An interview with Alan Bagh, star of cult B-movie Birdemic: Shock and Terror. Birdemic is currently the number 2 bottom film on IMDb’s infamous “Bottom 100 Movies” list.



by Patrick Coffey

Recently, a friend of mine turned me on to a movie called Birdemic: Shock and Terror. Well, I’m sort of an old school kind of movie fan. You know, mostly stuff from the 70’s and 80’s, so, needless to say, I was a bit apprehensive that someone would recommend a more current movie, let alone from this decade, plus one that’s chock full of CGI, when I freaking hate CGI. But, the guy that suggested it is a good friend and we share a lot of the same passions as far as B-movies go. I eventually gave Birdemic a chance (about 3 months after he recommended it).

What a waste of 3 months waiting! This movie is awesome! Its CGI is on the same level as the intro to the old Amazing Stories TV show from the 80’s, so I had no trouble with it right off the bat. I’m serious, the flying CGI birds are just sort of static on screen, hovering in one place, or going across the screen like the flying toasters from my Windows 95 screensaver, which I’m still using. The heroes of our tale improvise weapons against these CGI birds from coat hangers, of all things. What a combination!!!

It’s more than just delightfully campy production value that makes this movie special. No, saying that would completely nullify the best part of the movie. Alan Bagh is incredible here. His performance is so unique; so special, I liken watching Alan on-screen to watching the star football player at your high-school getting the lead role in the school play. No matter how the scene turns out–warts and all–you just can’t keep from freaking loving the way he plays it. I think within the same week as watching the movie I tracked Alan down on Facebook and sent him a friend request, which he accepted. When I approached him about an interview, he agreed without hesitation.

This is what I’ve learned about Alan Bagh. Alan Bagh’s warmth to his fans should be every bit as legendary as his performance in Birdemic. Not only did this guy accept my friend request on Facebook without even knowing me from Adam, but recently I got a notification that he had a birthday. Well, I thought: “that’s cool and all, I’ll send him some ‘happy birthday’ wishes.” Well, the next thing I know, this guy’s invited me and everyone else of his 3000 FB friends to his birthday party. Well, Hell I live in Texas so it wasn’t like I could go but, I mean, the first question I have to ask is:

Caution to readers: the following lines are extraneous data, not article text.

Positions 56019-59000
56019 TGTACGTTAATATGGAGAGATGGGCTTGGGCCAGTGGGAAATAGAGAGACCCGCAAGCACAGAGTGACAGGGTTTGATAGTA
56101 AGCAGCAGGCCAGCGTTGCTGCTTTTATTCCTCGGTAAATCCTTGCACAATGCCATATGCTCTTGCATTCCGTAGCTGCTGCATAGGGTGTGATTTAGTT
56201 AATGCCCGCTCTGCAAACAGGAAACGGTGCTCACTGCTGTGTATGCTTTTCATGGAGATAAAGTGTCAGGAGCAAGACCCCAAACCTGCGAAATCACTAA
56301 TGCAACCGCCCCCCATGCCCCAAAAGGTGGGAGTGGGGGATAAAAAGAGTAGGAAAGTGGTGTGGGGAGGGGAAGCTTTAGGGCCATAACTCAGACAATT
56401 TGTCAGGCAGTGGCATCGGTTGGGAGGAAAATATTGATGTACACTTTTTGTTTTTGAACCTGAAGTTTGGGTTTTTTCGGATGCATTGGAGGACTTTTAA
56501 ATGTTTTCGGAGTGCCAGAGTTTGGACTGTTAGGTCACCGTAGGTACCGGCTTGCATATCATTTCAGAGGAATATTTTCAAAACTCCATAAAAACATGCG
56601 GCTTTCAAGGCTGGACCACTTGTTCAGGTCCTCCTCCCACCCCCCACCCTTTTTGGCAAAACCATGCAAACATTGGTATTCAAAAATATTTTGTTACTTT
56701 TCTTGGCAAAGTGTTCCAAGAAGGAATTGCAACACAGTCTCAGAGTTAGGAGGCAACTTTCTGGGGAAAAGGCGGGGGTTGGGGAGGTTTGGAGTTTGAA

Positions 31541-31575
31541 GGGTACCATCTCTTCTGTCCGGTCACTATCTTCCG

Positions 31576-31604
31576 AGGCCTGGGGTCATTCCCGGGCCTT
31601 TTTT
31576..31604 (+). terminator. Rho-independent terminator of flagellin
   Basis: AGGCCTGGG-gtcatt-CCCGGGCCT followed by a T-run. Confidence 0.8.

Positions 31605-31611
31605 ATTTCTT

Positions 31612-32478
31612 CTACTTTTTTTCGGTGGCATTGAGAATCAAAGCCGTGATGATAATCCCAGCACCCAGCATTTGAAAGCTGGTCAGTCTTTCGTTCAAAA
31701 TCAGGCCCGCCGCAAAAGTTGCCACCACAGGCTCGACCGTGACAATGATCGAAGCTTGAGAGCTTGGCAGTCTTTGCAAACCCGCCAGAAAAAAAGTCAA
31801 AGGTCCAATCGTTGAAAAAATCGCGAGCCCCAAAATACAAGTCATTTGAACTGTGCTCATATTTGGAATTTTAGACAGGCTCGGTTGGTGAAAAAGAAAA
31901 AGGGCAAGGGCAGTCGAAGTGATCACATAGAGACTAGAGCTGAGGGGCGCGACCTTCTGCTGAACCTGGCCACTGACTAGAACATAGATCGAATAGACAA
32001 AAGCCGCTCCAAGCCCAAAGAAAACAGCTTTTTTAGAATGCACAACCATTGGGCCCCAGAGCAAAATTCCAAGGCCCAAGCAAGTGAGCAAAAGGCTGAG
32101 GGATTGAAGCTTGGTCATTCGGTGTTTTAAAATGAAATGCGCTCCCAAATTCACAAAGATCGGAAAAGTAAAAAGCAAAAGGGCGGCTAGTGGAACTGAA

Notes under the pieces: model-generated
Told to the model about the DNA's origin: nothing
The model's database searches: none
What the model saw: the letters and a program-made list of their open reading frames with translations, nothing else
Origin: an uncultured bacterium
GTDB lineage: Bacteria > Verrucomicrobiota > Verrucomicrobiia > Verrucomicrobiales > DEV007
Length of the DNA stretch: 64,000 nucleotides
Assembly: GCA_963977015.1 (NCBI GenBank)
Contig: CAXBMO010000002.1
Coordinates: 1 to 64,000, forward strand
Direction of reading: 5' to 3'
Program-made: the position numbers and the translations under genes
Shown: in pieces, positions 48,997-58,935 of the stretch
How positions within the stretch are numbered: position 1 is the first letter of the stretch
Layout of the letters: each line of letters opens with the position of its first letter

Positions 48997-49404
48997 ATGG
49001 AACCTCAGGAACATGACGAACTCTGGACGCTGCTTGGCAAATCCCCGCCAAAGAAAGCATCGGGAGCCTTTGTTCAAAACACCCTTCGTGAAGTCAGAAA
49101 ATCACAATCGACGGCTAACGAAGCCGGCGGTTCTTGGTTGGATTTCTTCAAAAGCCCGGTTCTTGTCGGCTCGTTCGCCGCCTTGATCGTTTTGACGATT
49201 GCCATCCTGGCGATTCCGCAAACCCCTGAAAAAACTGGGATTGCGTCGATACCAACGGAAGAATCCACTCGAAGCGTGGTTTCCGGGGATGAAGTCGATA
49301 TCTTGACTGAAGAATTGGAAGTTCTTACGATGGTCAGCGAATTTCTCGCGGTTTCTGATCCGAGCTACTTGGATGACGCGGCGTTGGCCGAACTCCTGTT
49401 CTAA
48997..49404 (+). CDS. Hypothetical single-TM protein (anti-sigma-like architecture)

Patrick Coffey: How wild was that party, man?

Alan Bagh: The party was fun. I had many friends show up and we celebrated my birthday.

PC: What do you think this year holds for you?

AB: Well I hope this year I get to be in more films.

PC: I’ve read that you got the leading role in Birdemic partially due to utilizing social media sites. Do you think other people in the industry should take note of where modern social networking and your accessibility has gotten you and where it may take you in the future?

AB: Yeah, I was found on and that’s how I got the role of Rod in Birdemic. I think every actor should be using social media to promote themselves and network with other people in the industry. It’s helpful and free.

PC: Recently I read an article by Jim Vorel that listed Birdemic as #3 on his top 100 B movies of all time. To quote a mutual friend of ours: “The ingredients that make up a great cult movie are a mixture of silliness, seriousness, and unintentional humor.” For me, these ingredients came to their zenith during Birdemic‘s now infamous “Solar panel sales pitch” scene, where your pronunciation may have been just a bit off. Watching that scene and laughing with it, (not at it.) I felt like I was really just watching one of my friends in a movie, the experience became way more organic than anything a polished Hollywood turd could produce. I knew from that point I would forever be an Alan Bagh fan. So the question I have for you is, what happened that led up to that scene being what it is? I mean, you pronounce words really well from the best I can tell

AB: [Laughs] I was very tired that day. I had been on set the day before for 17 hours and I got the script that morning and tried to memorize it, and that is what came out. Also I was a bit nervous because I had to do the scene in front of strangers I met that morning so it was a bit awkward for me.

PC: Alan, you are one of the nicest, most positive people I have ever come across (seriously, if you’re reading this and don’t believe me, just look at his Facebook page) Tell me, what’s the greatest thing about being Alan Bagh?

AB: I guess the greatest thing about me is that I have a great sense of humor. I like to make people laugh on and off the screen.

PC: Being a cult film actor must be great, and given your youth and toolbox, what type of character do you see yourself playing that will help launch your career over the whole “cult status” thing?

AB: I really love action films. If I could play a hero type that shoots first and then ask questions later, then that would be awesome.


Personally, I see star quality in Alan. But, after getting to know him a little better, I don’t know if I see him so much as an “action” star. I think given his obvious screen presence and general likability, I see him doing a part like Jon Favreau did in Swingers; something that lets his already visible warmth shine. But, hey, what do I know? Swingers is a good movie and I like shitty ones.